Parents who clean their baby's pacifiers by sticking them in their own mouths and sucking on them have somehow reduced their child's risk of developing allergy and asthma. That's the icky conclusion of a small study published today in Pediatrics based on research from a team at the University of Gothenburg in Sweden.
Wow. Yesterday we had doctors at the 2013 Pediatric Academic Societies (PAS) annual conference in Washington D.C tell us not to bother to toss the toothbrush after the kid has strep throat. And now this?
Now you and I may have labored under the happy delusion that if the baby drops the pacifier on the floor, you should wash it off. Maybe even boil it.
But apparently some parents in Sweden just suck it clean. In fact, almost half of them admitted to sucking their baby's pacifiers.
The research team followed 174 parents with babies for several years while testing them for allergies, eczema, and asthma.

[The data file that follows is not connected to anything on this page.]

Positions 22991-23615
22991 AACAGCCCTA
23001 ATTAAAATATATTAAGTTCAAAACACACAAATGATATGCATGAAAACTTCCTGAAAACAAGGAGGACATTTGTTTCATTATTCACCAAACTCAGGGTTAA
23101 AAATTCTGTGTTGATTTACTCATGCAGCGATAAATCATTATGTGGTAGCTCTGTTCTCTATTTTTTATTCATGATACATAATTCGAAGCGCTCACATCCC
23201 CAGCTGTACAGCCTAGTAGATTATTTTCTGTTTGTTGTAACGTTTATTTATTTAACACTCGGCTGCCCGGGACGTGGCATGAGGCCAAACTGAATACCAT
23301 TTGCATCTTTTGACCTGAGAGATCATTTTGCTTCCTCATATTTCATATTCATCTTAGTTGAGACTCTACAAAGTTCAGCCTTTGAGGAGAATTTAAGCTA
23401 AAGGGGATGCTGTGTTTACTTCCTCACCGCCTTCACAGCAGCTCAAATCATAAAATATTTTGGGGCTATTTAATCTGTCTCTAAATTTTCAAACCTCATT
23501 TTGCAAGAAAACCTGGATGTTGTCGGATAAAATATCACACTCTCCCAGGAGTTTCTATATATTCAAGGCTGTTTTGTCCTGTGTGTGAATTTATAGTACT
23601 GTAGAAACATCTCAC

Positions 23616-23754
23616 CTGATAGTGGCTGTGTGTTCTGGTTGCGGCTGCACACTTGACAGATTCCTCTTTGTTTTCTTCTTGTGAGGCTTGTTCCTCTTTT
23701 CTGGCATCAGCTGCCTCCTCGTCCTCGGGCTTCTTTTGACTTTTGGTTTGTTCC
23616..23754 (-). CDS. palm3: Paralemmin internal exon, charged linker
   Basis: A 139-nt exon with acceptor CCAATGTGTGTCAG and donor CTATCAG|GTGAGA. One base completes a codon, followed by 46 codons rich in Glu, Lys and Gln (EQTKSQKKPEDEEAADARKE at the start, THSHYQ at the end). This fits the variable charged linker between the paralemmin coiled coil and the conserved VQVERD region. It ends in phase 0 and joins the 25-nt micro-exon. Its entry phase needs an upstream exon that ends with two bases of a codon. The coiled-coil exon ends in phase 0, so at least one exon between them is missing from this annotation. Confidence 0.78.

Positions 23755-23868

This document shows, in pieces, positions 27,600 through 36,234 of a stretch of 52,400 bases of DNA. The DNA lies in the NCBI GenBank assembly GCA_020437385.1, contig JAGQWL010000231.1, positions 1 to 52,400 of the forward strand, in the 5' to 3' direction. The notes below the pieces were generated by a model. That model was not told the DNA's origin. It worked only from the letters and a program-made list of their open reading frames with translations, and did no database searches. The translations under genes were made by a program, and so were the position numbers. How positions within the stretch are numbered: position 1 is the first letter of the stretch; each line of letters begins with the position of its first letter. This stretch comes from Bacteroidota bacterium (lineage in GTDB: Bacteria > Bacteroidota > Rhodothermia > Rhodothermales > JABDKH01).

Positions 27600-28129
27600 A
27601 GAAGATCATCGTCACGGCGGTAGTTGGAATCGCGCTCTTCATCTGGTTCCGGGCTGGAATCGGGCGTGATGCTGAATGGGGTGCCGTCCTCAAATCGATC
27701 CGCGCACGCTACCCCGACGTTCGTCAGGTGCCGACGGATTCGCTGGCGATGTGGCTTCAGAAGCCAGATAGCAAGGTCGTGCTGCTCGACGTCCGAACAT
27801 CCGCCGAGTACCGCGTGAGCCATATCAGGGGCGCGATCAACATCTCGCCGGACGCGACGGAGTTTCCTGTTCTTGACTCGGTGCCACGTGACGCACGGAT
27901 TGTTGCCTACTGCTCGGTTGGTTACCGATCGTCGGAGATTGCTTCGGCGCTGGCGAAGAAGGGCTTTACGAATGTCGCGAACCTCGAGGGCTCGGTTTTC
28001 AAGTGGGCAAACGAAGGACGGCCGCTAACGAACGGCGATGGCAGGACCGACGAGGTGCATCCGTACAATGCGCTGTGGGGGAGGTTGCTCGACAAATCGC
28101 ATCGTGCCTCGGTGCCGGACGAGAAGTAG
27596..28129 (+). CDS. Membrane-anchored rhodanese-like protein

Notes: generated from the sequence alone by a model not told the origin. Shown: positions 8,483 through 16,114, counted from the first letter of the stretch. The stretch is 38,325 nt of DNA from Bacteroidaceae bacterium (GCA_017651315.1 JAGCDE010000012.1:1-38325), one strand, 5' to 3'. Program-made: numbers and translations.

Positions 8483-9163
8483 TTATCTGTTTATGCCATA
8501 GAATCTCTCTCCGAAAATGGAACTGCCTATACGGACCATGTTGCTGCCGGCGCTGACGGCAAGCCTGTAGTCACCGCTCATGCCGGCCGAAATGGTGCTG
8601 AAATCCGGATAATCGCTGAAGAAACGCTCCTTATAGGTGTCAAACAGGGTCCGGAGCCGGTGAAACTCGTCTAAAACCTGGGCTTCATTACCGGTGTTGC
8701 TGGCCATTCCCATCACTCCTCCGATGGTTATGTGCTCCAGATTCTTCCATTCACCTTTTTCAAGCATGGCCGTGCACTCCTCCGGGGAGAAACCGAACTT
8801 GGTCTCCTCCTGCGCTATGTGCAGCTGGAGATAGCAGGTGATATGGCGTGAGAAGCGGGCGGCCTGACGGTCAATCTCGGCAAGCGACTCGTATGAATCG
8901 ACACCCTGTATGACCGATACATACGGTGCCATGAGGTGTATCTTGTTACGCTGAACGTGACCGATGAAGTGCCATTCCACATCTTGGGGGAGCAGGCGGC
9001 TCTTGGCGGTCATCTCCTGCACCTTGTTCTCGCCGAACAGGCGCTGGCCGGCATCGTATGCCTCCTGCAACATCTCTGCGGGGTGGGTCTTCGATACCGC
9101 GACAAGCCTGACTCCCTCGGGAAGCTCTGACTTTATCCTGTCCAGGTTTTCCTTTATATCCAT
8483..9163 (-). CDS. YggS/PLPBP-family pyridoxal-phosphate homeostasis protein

And the whackadoo part is that at 18 months old, the babies of parents who sucked their pacifiers were less likely to have developed asthma or eczema.
Somehow, unfairly, exposing the baby to more germs was helpful to the child's health. A pediatric allergist from California, Dr. Ron Ferdman, speculated for Health Day on the reason why: "If your immune system is not presented with enough microbes, it just defaults to doing harmful attacks against things that are not harmful, like food, cat dander or dust mites."
So should you start sucking the baby's pacifier? Worse, when the brat drops it on the floor, are you now expected to clean it off with your mouth?
ABC talked to some American pediatricians who seemed skeptical. New York pediatric immunologist Dr. Jennifer Kim said that parents shouldn't change what's working on the basis of one study. Whew.
Would you ever suck on a pacifier to clean it, even to prevent allergies?
[baby with pacifier photo by Andrey Kuzmin via Shutterstock]